Tuesday, October 15, 2013

Gels: Formulating eye gels - some more ideas

If you're following along, we've made a few different versions of eye gels that might be soothing, astringent, anti-inflammatory, and generally awesome for our eyes. Take a look at the previous posts below...

Gels (revised for 2013)
Gels: Formulating an eye gel - version 1
Gels: Formulating an eye gel - version 2
Gels: Formulating an eye gel - making different versions (part 1)

As always, we establish a goal for our product, then we work towards those goals by picking awesome ingredients that do the job we want. For eye gels, I came up with this list of goals:
  • astringent 
  • cooling
  • anti-inflammatory
  • film forming
  • conditioning
  • humectant
  • cosmeceutical
  • moisturizing
  • emollient
  • reducing dark circles
This doesn't mean we have to include everything in the product that helps with every thing on the list, but keep it in mind as you look at the ingredients in your workshop.

Let's say I want a version that offers moisturizing, softening, and hydrating properties. Start with your humectant. I find glycerin a little sticky, which is something we want to avoid, so I'll go with sodium lactate at 2.5% or lower. I like moisturizing, but I don't want to include an oil as I'll have to include an emulsifier, so I think I'll choose some hydrolyzed protein like Cromoist or hydrolyzed oat protein at 2%. As well, I think I'll include a cationic polymer like polyquat 7 to offer conditioning and moisturizing at 2%. And maybe I'll add a little chamomile for soothing. I could go with 0.5% powdered chamomile extract dissolved in one of the other liquid ingredients or up to 10% chamomile hydrosol to make the gel thinner.

UNDER EYE GEL - CHAMOMILE, OATS & SODIUM LACTATE
93% pre-made gel
2% hydrolyzed protein of choice
2.5% sodium lactate
2% polyquat 7
0.5% powdered chamomile extract

Dissolve the powdered chamomile extract in one of the other liquids. Mix well, then add all the ingredients in the gel. Mix well. Package. Rejoice.

You could include glycerin instead of sodium lactate and any other cationic polymer in place of the polyquat 7 and make a completely different feeling product.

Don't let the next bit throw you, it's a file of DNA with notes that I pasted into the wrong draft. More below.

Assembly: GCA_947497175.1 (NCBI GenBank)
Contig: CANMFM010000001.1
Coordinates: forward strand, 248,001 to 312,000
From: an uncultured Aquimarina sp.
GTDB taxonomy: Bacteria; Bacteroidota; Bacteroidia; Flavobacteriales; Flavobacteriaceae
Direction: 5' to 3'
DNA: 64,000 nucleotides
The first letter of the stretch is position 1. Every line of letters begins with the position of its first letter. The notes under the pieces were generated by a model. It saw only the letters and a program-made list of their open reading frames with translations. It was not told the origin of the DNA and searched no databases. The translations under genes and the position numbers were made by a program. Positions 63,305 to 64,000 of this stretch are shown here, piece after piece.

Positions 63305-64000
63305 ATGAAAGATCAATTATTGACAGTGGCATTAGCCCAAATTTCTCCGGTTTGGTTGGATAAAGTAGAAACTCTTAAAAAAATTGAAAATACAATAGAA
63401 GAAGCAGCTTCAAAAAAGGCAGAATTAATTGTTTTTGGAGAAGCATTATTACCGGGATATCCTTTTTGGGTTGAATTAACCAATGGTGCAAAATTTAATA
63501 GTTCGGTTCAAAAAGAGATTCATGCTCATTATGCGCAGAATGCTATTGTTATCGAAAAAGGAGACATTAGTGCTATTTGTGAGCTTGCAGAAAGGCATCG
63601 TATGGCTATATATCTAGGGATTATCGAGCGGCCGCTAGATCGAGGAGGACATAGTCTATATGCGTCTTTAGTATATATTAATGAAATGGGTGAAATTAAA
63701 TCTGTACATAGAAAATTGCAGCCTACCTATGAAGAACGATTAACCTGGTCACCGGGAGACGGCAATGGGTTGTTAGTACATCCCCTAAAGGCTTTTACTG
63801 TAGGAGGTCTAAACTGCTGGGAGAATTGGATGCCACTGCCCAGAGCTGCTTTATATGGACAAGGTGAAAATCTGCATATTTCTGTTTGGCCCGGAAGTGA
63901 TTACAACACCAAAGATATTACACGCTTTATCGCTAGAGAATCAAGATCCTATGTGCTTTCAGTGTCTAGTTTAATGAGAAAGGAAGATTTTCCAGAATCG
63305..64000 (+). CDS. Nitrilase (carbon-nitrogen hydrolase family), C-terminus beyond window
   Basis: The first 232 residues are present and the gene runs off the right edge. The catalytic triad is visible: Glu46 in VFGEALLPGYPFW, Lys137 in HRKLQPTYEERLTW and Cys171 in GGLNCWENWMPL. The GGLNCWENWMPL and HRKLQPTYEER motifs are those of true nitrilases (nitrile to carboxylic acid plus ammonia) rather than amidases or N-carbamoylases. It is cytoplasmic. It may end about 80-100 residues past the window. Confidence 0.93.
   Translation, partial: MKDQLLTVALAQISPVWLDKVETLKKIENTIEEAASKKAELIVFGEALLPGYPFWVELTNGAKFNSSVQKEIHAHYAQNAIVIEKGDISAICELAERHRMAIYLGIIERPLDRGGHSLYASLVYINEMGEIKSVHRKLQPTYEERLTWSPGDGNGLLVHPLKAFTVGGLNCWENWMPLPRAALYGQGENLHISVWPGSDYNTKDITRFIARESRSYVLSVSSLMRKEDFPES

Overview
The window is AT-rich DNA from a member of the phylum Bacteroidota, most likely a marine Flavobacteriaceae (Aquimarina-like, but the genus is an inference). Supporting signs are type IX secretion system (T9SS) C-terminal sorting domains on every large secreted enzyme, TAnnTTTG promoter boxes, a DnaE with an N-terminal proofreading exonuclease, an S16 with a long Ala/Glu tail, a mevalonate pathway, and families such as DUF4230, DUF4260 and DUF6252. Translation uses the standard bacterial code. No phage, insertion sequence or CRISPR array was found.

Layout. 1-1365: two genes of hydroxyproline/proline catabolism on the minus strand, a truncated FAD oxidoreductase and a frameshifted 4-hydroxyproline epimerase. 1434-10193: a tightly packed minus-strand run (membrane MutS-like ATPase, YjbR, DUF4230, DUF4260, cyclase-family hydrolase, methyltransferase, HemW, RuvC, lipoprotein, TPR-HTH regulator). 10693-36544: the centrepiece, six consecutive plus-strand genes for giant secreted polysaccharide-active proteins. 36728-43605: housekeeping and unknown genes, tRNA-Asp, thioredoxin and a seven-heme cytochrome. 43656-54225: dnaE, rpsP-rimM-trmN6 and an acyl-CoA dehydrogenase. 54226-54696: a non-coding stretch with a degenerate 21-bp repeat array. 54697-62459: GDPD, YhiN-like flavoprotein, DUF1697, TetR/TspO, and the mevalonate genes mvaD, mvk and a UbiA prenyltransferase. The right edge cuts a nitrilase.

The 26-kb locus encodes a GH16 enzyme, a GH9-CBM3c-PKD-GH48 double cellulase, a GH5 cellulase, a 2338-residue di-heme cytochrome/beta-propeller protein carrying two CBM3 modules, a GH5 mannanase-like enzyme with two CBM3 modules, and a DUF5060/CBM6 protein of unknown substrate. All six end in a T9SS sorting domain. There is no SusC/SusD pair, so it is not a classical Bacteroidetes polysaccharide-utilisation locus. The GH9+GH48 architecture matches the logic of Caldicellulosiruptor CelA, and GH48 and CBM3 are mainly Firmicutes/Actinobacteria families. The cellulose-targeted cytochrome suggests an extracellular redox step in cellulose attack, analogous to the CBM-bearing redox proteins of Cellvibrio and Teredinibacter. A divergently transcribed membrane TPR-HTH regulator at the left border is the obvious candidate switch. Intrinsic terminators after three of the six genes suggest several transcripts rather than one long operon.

As I've mentioned in the past, I've received quite a few exciting extracts from the Formulator Sample Shop (and I don't get paid for saying anything nice about them!), so I could use a few of those to accompish some of my goals. I'm getting good feedback from my testers about using the dark eye circle complex in my eye gel at 5%, so I'll use that to accomplish the goal of reducing dark circles. (As if that wasn't obvious, eh?)

I think I'll use another humectant in this product, but I also want to use a cationic polymer, so let's go with honeyquat at 2% again. (I like that this product is a two-for-one with being a cationic polymer and humectant in one!) I'd like to include an anti-inflammatory, so let's use 5% water soluble liquid green tea extract or 0.5% powdered green tea extract in our product to accomplish that goal. Green tea extract also contains caffeine, which is showing good results in reducing under eye circles, so that's another two for one ingredient! Woo! We love those! I think I'd like some witch hazel at 5% in here for soothing and cooling. (Normally I'd use peppermint essential oil for cooling, but we don't want that near our eyes!) Finally, I think I'm going to add some hydrolyzed protein to offer film forming.

So what do we have? (This could sound quite nice as a honey & green tea eye gel.)

UNDER EYE GEL - WITCH HAZEL, HONEYQUAT, GREEN TEA EXTRACT, AND DARK EYE COMPLEX
gel
5% witch hazel
0.5% powdered green tea extract
5% dark eye circle complex
2% honeyquat
2% hydrolyzed oat protein


Dissolve the powdered chamomile extract in one of the other liquids. Mix well, then add all the ingredients in the gel. Mix well. Package. Rejoice.

As you can see from these posts, you can put anything that won't bother your eyes in an eye gel, or even an eye cream. The only thing you have to ensure in a gel is that your ingredients are water soluble and your gel can handle whatever levels of electrolytes you put into it (for instance, salts found in aloe vera or other extracts). 

Have fun formulating! I can't wait to see what you come up with, and I encourage you to send me photos and pictures! 

1 comment:

Chris said...

I want to try this but I am concerned about the 25% alcohol my green tea extract was extracted in. Do you think that it will bother our eyes?